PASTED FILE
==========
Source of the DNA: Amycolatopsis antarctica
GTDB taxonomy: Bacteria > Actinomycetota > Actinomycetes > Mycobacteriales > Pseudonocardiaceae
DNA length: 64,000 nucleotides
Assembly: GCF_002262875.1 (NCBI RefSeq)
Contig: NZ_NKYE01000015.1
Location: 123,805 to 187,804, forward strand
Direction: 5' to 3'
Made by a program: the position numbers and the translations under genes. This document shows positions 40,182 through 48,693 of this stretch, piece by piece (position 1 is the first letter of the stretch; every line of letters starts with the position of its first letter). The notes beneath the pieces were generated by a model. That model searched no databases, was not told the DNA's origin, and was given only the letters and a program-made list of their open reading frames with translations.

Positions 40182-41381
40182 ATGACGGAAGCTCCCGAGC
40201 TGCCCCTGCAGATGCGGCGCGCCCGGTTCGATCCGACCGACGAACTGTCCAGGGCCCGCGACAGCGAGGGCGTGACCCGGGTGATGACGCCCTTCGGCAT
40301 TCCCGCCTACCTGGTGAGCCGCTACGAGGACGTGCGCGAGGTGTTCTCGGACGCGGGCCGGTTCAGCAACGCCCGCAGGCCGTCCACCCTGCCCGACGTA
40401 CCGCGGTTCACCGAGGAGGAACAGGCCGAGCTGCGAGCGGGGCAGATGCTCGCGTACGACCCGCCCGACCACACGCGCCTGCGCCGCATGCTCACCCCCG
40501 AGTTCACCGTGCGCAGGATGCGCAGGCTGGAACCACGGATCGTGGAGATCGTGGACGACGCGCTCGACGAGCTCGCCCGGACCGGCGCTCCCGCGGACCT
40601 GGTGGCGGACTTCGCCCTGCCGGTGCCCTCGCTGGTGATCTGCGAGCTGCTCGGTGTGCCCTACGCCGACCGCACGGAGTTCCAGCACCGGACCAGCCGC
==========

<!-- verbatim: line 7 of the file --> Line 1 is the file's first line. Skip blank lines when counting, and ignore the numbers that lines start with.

Direction: 5' to 3'